During WWII several nations were working on the problem of radar independently though not yet called as such as part of their search for tools and effective strategies against their enemies. James Stanley Hey was a British physicist who joined the Army Operational Research Group (AORG) after a 6-week course at the Army Radio School to support his country during the fight against the Axis powers.
Hey was tasked with one of those great traditions in radio: jamming, or rather ant-jamming in his case. Radio jamming is the intentional blocking or disrupting of a radio signal, often with another stronger interfering signal and is distinguished from natural sources of interference, and unintentional interference. It really got going as a method of miscommunication in WWII. Ground operators realized they could mislead the pilots of opposing forces by speaking in their language and leading them off in the wrong direction. Radar jamming uses the same principle, but the jammer sends out RF signals designed to interfere with those of other radar operators, saturating the enemy receiver with noise. Claude Shannon might have looked at it in terms of information theory: by increasing the noise in a system, the user has to work harder to lock on to a true signal. Jamming has also been extensively used in broadcast radio by oppressive regimes who don’t want the shortwave transmissions of other countries, such as when the United State’s station the Voice of America was jammed by the Soviet Union to stop their citizens from being able to listen. Broadcast jamming continues at the time of this writing in countries such as North Korea and China who want to keep outside transmissions, and outside messages, from entering their country.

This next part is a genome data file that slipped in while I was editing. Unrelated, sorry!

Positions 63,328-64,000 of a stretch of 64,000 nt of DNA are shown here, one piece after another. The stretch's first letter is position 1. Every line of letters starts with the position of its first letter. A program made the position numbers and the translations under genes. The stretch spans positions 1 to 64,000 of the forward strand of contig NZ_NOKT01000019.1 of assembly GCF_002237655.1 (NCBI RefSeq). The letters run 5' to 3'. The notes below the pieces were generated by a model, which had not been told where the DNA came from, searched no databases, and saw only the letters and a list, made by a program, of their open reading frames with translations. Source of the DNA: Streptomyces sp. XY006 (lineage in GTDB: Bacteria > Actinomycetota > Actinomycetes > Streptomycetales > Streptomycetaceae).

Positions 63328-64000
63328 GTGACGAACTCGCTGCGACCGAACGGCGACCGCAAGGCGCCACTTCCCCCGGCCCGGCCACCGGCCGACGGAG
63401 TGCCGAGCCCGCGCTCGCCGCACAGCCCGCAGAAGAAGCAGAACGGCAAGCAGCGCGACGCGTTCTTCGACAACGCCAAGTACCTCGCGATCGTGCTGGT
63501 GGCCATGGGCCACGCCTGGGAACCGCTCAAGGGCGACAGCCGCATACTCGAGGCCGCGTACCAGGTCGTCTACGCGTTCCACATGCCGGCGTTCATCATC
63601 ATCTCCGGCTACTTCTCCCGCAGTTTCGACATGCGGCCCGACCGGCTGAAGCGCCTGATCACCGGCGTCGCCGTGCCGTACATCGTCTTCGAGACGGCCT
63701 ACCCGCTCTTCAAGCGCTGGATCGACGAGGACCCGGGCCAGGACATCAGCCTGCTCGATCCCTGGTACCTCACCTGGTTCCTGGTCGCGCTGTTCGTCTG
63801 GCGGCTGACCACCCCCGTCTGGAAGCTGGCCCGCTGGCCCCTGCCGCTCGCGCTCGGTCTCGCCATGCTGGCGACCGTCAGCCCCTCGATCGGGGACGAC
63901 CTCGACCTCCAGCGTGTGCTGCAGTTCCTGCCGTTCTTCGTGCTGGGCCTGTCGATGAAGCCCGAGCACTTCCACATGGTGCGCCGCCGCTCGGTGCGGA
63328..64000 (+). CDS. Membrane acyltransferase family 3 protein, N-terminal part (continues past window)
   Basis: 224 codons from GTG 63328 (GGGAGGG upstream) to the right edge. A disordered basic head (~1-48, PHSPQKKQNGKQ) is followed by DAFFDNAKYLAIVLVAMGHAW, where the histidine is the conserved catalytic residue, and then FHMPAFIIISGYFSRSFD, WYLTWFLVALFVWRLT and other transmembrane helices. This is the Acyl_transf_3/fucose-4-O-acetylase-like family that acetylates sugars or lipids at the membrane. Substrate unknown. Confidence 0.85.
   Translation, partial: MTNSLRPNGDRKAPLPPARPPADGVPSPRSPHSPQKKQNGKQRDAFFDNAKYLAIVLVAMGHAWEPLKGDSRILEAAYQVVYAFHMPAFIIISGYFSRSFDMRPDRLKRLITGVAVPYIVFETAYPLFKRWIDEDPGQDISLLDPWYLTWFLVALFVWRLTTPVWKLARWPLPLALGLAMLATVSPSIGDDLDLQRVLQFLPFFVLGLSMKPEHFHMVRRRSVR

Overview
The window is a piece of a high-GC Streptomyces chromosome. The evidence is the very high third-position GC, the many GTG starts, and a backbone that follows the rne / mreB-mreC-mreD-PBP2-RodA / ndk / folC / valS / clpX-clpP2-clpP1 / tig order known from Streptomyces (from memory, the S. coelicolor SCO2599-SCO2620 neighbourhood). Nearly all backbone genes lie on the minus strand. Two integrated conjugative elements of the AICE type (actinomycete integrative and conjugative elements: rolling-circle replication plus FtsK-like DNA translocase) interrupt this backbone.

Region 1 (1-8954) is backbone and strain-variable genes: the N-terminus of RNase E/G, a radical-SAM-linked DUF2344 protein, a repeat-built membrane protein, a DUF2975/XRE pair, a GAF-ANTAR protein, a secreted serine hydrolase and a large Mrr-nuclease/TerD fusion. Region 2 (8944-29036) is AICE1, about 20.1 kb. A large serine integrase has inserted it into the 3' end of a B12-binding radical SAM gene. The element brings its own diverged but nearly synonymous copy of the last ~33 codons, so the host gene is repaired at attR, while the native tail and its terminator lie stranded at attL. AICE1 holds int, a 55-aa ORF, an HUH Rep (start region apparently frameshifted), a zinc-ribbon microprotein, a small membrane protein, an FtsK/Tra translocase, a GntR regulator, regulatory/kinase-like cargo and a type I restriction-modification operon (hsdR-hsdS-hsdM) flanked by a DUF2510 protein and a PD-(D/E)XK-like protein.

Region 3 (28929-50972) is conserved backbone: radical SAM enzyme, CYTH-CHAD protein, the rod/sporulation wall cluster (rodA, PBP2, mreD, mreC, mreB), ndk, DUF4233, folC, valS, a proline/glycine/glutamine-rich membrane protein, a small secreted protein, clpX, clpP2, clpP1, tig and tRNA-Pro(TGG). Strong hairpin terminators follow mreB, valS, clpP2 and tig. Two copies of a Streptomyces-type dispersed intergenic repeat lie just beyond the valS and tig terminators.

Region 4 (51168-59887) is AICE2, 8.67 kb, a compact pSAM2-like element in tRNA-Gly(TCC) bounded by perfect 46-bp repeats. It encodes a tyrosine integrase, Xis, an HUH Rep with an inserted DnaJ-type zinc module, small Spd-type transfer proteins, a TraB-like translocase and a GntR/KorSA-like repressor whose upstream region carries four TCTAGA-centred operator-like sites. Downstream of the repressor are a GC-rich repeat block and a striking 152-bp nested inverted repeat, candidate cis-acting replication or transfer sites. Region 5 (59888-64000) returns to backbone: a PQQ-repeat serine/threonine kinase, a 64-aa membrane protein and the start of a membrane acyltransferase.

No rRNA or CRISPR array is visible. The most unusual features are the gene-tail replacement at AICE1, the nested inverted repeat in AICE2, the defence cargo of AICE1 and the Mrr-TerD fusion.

Hey tackled the problem of German radar jamming and it led to discoveries relevant to radio astronomy. The Germans had been clever in their jams of Allied radar signals, leading to the escape of three German warships from the English Channel. Their signals had come off the French coast and interfered with those of the Allies. In February of 1942 Hey received reports of anti-aircraft radars being jammed in the 4-8 meter range of the spectrum. He found that the direction of maximum interference seemed to follow the path of the Sun. Following this lead he contacted the Royal Observatory and learned there was a very active sunspot. This led him to conclude that sunspots, which were already believed to emit streams of ions and electrons in magnetic fields of approximately 100 gauss, could also emit radio wave emissions in the meter-wavelength bands. After the war Hey continued his research in radio astronomy, working for the Royal Radar Establishment at Malvern.